Sunday, January 21, 2007

Charging Fees vs Being Charitable Until It Hurts

Oh, how we've been misled on this. I want to be charitable but sometimes people don't see the difference between "feeling poor" and actually not having enough. Other times people really do get into tough binds and think that justifies trying to shame someone into giving them what they want.

In the past I had this experience:
"Oh, I have it rough as [a member of such and such discriminated against group]. I can't possibly afford to pay such an extravagant rate for this [competitively-priced] healing workshop that you're offering. Can I get a scholarship?"

And, being the caring wanting-to-do-the-right-thing individual that I am, I said "Of course." Weeks later I had the opportunity to visit the home of one scholarship recipient in particular and found out that at the time I gave her the scholarship she owned a beautifully decorated condo while I was struggling to pay my rent!

Now as a counselor/healer team we get the same healer specific discrimination. It's okay for almost every other professional under the sun to charge the rates they do--no one asks my computer professional housemate to cut his rates for "charitable" purposes. But every healing arts professional I know is expected to shortchange themselves to prove how loving and caring and worthy they are to be seen in a positive light.

On the other hand, I have received scholarships myself when I was in a "poor-me" situation myself. I thought I deserved it. I thought it was right. And then I felt ashamed. It actually reinforced the negative attitudes I was carrying when I got what I needed and didn't give anything back. But that's not something I thought to offer at the time and my scholarship provider didn't think to offer it to me.

So I went down a different track. I vowed to find a way to pay for the services I valued.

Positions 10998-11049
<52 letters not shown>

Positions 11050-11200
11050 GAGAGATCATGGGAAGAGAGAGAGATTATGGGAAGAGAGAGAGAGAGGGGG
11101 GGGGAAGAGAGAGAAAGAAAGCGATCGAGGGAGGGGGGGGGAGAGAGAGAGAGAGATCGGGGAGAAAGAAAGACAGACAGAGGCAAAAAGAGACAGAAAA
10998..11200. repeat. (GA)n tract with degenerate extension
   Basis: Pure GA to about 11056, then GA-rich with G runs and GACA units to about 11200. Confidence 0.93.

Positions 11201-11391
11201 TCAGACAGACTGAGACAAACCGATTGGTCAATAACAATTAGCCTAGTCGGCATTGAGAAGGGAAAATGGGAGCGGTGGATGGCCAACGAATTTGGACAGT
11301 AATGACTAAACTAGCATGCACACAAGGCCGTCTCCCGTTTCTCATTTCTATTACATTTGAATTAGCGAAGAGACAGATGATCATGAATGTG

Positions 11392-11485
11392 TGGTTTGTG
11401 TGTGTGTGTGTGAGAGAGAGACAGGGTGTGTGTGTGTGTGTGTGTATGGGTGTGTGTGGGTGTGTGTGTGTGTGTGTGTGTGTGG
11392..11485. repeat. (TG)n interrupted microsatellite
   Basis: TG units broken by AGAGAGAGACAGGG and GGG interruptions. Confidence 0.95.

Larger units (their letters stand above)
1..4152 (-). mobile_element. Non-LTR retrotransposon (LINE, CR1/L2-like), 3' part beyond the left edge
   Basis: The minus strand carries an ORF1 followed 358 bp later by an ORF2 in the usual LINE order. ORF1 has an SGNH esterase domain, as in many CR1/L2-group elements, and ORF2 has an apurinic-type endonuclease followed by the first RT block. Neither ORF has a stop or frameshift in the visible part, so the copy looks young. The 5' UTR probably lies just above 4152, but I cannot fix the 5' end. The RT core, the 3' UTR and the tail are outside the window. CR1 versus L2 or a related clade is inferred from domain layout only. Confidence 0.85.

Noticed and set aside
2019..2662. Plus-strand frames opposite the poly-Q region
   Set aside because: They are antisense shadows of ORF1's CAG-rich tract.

When I had a like-valued service I, at times, have been able to arrange a reasonable trade. But more often than not I knew my service providers preferred to be paid so I'd save up, see my doctor, my chiropracter and my beloved acupuncturist once in a long while, go to the library and read up on what I wanted, and developed tools to help myself. To be honest, if I had had the money to hire the professional services I provide now...I would never have learned the skills I'm using to help other people with in the first place.

So now I'm on the other side of the fence. I know there are situations when people ARE forced into requiring constant care and CAN'T give back at all and times when it really makes a big difference to give someone a helping hand. I'm grateful for the ones I have received and that means I'm willing to do the same. But for some reason I forget the importance of asking people to find some other way to give back.

I try to treat people the way I want to be treated myself. When I ask a person for services I respect their right to be paid a decent rate for what they do. I don't use the words "cut me a break" as if the person I'm talking to is overcharging for what they do. If they were willing to put in the hours, weeks, months and years it takes to be able to provide the type of services I need they deserve to be paid for it. They went to school or they learned it the long hard way through years of experience in the field. Either way, they paid for those skills...and I did not.

Paul and I have paid our dues in the fields we're in, too. We didn't just wake up with the ability to listen well on the psychic level and heal people. We've needed to learn how to use those skills appropriately. We needed to supplement our natural abilities with schooling and we've had to undergo a lot of training outside the classroom as well. Years and years and years worth.

Giving until it hurts vs not wanting to be charitable at all is something I've been hurt around. But there's more than one way to provide a healing service. Nobody is paying to read this and I KNOW there is more than one healer in Santa Cruz who has been feeling down because of this very test. Today I'm expressing the down side of starting a new healing practice in Santa Cruz. But, to be honest, we've developed a cadre of repeat clients who love what we do and never question what we ask to be paid. Focusing on how frightened we are about what it takes to succeed -- and complaining about those who feel so powerless in their own lives that they mirror us by saying they couldn't possibly afford to pay for we do-- is a bit of a trap. Better to recognize how we sabotage our own practice by believing WE can't afford to pay for the help WE need to get by--decent advertising, for example, or the new office furnishings we put off on buying. Better to shift our OWN thinking and start to attract what we really need.

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